Thursday, September 10, 2009

The five top arguments for and against evolution and Creationism

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PZ has unearthed an article from the Telegraph which focuses on the upcoming release of Jon Amiel's Creation, which is supposedly a biopic of Charles Darwin (and I say "supposedly" because the jury is still on whether it's gonna be an accurate depiction of Darwin's life or not). Inspired by the once-again-renewed "debate" between evolution and creationism (even if it's been settled for 150 years), the Telegraph article also points out what the journalist who wrote it believes are the five most common and/or pertinent arguments for both evolution and creationism. I thought it'd be fun to check these out, no?

First, we have the top five pro-Creationism, anti-evolution arguments. (I know that this appears to be merely a list of the most commonly-used creationist arguments against evolution, rather than the journalist actually believing in these canards and pushing them forwards (contrary to what PZ seems to think), so I'll give him the benefit of the doubt on this one.)

  • No evidence for evolution
  • There is no evidence that evolution has occurred because no transitional forms exist in fossils i.e. scientists cannot prove with fossils that fish evolved into amphibians or that amphibians evolved into reptiles, or that reptiles evolved into birds and mammals. Perhaps becuase [sic] of this a surprising number of contemporary scientists support the Creation theory.

    ... And we start with absolute rock bottom. No evidence for evolution? Oo-kay ...

    Surely, we can only go up from here in terms of the quality of these pro-creationism arguments?

    » History is too short

    Creationists argue that if the world is as old as evolution claims it is there would be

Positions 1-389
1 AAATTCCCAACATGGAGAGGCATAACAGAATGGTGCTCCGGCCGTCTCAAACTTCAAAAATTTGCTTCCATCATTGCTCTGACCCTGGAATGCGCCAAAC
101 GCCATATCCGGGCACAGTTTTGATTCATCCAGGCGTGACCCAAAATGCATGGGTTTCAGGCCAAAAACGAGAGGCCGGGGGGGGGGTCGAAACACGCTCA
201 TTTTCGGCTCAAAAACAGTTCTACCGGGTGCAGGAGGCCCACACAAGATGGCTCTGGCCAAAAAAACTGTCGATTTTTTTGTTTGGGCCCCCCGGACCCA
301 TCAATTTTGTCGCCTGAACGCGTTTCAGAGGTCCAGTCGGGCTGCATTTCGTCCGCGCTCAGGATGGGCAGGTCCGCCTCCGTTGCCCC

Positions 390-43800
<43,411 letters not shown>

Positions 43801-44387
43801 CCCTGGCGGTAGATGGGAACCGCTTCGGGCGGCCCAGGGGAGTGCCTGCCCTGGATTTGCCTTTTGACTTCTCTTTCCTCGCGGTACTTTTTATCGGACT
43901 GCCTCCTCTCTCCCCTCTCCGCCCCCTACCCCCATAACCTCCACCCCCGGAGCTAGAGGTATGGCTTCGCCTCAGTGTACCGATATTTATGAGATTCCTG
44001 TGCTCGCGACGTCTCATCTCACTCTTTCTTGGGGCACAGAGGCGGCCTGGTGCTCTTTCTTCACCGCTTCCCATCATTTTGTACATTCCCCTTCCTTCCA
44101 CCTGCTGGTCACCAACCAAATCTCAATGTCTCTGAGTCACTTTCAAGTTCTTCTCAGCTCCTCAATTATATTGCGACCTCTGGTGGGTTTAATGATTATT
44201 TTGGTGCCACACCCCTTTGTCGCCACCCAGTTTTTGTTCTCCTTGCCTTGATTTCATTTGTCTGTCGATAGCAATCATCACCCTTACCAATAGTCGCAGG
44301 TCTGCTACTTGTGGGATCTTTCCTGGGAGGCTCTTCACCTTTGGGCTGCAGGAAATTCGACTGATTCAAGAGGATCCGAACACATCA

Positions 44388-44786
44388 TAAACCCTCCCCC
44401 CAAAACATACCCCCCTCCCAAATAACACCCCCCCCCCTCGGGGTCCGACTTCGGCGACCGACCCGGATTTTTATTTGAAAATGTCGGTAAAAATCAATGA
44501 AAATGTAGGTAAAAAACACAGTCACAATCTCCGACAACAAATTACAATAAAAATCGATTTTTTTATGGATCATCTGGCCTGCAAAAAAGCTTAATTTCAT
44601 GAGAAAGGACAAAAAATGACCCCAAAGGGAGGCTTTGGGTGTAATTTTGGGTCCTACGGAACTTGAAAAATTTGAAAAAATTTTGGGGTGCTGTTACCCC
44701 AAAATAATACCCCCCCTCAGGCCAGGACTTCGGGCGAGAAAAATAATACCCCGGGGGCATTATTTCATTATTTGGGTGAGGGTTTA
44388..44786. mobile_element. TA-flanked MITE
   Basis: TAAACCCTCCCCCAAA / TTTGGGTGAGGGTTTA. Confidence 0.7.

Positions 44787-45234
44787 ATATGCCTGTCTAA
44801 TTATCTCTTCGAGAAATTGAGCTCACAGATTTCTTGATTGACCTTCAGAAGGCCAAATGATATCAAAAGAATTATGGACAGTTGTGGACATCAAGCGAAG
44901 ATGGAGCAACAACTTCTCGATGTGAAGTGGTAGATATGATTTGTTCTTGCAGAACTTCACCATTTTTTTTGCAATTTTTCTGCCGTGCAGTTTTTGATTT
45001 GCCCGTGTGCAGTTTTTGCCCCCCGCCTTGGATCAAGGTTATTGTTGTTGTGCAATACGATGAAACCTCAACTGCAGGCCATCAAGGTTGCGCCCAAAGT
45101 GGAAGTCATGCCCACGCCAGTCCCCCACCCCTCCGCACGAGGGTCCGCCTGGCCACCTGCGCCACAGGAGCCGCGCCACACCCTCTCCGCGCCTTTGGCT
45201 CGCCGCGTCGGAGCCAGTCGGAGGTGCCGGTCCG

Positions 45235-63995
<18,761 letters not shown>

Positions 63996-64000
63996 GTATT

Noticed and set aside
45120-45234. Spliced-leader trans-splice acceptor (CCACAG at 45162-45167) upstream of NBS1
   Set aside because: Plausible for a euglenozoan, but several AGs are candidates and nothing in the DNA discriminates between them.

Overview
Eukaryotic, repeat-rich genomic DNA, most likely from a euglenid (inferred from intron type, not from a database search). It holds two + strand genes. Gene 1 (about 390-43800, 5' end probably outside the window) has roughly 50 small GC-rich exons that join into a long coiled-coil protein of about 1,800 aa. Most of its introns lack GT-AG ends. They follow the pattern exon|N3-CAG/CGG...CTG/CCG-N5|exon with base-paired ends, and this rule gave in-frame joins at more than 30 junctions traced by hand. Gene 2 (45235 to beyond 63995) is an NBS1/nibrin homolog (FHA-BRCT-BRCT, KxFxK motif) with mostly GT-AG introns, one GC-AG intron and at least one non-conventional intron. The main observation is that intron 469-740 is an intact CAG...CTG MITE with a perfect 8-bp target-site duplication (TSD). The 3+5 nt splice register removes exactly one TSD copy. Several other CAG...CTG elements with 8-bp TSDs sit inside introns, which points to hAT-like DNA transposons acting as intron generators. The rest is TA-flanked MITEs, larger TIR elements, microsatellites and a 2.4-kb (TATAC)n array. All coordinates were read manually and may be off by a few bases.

-billions more stone age skeletons than have been found

    -many more historical records like cave paintings than have been found

    -a lot more sodium chloride in the sea

    -a lot more sea-floor sediment

    Or further down still. Aie, aie, aie. More on how these claims are ridiculous here and here.

    Let's keep digging – er, going:

    » Compound Eye

    The eye that enables some organisms to see in the dark is so complex that no proven theories for its evolutionary development have yet been put forth. As the CreationWiki puts it, the Compound Eye “has all of the hallmarks of intelligent design and defies attempts to explain it through natural mechanisms”.

    The mere fact that CreoWiki was brought up to back a claim up should be grounds for instant humiliation, but again, I believe the journalist is just repeating what creationists themselves are saying instead of actually presenting these arguments as his own.

    Anyway, the "the-eye-is-too-perfect-to-have-evolved" claim is one of the oldest creationist arguments out there, which is amusing considering how thoroughly it's been debunked for so long, by so many. We know just about everything there is to know about the eye, from how it came to be to how it works. Saying we don't know is just devastatingly ignorant.

    But the next argument for Creationism may just be the most profoundly stupid one yet:

    » Allegory

    The Bible uses allegory to explain the creation of the earth. It is a story, so employs figures of speech and other literary devices to tell the story of how God created man e.g. Genesis “days” could also be read as “ages”.

    This ... makes absolutely no shred of sense at all, no matter how I read it. What is this argument even trying to say? That because the Bible is written in pretty poetry (which is debatable), Creation is true? What?